“The common complaint is that the [Washington] Post is lowering its standards—‘cheapening its brand’ is the vogue-ish term. But [editor Marcus] Brauchli says a photo gallery on ‘a B-list celebrity’ doesn't compromise the serious and substantial work the Post does, [and] galleries and the like help keep traffic and advertising flowing so that the paper can concentrate its real journalistic firepower on important things.
“Of greater concern, perhaps, is how the Post plays the traffic game with breaking news. The paper’s working assumption is that it cannot be left behind on any story of importance. Readers do want the latest, and they’ll find it somewhere else if the Post doesn’t give it to them.
“But this is where things can get really sticky. ‘Getting something up’ on a breaking story can be risky. It usually means reporting fragments of the story. Worse, it increases the chances that a story will be inaccurate. Brauchli is adamant about this point: ‘We have no tolerance for getting things wrong.... Our market positioning, as it were, is being right. [We’re] the place you can count on for factual reporting.’”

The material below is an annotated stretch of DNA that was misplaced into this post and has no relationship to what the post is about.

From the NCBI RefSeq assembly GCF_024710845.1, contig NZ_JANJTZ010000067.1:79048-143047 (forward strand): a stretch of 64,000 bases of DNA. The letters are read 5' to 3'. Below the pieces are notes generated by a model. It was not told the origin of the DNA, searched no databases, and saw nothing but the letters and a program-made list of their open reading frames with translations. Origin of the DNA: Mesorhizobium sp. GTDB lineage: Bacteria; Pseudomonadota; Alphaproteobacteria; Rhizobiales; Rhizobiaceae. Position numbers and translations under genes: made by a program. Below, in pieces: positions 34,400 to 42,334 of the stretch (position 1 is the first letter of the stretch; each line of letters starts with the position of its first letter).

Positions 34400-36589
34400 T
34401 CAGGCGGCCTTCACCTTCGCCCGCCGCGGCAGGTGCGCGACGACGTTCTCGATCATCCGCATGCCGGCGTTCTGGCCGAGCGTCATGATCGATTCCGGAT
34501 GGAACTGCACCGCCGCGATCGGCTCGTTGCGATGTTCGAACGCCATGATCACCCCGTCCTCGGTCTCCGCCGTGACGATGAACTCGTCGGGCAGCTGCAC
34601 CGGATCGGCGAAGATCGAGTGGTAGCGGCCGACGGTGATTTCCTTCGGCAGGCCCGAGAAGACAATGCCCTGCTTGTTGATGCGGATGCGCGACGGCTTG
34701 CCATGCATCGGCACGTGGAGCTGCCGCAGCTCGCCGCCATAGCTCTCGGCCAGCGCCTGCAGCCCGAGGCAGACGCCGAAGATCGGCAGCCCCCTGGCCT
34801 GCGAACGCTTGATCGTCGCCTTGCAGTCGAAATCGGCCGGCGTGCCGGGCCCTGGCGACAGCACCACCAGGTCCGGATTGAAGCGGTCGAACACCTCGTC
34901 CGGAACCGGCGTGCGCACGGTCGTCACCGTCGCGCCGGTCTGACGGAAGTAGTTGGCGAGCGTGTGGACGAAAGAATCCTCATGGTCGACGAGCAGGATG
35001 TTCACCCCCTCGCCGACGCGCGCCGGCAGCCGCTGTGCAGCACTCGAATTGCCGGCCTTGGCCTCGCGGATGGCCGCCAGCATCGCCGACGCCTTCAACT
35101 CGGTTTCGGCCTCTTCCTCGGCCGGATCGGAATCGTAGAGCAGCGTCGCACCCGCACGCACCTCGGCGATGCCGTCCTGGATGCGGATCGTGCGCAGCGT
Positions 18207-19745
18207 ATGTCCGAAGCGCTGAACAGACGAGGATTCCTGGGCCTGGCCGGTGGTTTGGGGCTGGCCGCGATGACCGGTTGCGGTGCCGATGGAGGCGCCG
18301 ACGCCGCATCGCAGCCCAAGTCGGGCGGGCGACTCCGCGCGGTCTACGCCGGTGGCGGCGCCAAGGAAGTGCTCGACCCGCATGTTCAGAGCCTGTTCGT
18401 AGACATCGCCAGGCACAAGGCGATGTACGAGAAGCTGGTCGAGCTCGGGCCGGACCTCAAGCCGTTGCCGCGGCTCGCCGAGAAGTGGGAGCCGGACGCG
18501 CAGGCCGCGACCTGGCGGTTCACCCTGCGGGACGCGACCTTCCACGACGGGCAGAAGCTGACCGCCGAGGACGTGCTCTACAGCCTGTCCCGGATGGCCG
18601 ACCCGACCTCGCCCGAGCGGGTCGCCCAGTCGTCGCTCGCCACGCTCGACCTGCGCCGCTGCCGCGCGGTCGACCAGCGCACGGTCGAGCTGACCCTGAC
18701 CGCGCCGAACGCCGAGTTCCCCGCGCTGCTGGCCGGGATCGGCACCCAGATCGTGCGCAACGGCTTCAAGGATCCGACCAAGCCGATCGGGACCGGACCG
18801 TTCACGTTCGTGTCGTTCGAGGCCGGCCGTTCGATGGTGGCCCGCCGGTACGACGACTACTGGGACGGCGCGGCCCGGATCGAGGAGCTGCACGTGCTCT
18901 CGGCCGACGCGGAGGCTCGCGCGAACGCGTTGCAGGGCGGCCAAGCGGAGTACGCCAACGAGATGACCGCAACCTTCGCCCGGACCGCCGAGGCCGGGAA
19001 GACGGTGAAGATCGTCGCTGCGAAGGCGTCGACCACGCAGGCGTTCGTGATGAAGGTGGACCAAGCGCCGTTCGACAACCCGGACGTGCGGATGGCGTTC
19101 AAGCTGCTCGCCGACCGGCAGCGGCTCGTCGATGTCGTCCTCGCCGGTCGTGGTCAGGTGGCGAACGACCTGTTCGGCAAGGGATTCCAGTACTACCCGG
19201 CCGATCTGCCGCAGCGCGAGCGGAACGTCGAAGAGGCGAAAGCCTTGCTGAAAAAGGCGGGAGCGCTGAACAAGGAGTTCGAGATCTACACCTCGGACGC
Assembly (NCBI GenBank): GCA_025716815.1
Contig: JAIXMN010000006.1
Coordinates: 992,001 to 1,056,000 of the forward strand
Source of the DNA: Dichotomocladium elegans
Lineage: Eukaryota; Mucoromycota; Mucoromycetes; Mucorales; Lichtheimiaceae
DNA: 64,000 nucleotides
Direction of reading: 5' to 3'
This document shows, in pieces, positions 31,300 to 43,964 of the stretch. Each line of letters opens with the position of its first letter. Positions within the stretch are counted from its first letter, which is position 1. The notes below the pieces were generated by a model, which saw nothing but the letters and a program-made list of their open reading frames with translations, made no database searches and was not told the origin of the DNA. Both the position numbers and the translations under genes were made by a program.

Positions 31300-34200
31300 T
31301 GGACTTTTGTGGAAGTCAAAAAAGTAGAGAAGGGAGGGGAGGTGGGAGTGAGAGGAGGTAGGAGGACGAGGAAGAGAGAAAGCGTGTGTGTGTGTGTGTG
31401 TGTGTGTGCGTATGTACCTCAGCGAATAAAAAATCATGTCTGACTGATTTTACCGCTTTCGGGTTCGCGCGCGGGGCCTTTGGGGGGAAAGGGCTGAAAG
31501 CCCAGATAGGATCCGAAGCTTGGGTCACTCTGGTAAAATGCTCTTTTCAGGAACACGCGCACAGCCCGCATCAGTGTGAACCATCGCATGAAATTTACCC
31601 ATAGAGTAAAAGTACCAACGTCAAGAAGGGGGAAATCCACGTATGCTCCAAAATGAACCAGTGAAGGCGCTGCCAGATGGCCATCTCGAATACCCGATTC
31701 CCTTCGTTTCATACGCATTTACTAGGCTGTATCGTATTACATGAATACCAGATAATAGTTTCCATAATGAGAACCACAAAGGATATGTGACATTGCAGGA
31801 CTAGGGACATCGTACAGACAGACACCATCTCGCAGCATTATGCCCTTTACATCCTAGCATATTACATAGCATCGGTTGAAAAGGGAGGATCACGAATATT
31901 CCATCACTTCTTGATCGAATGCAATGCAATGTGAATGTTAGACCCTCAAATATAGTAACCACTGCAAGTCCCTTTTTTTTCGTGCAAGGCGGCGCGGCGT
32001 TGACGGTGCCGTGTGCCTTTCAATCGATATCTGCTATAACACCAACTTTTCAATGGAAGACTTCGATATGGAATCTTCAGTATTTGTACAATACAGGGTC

—Paul Farhi, columnist (and Washington Post contributing writer),
“Traffic Problems,” American Journalism Review, September 2010
• Editorial Comment: When you’re right, you’re right.
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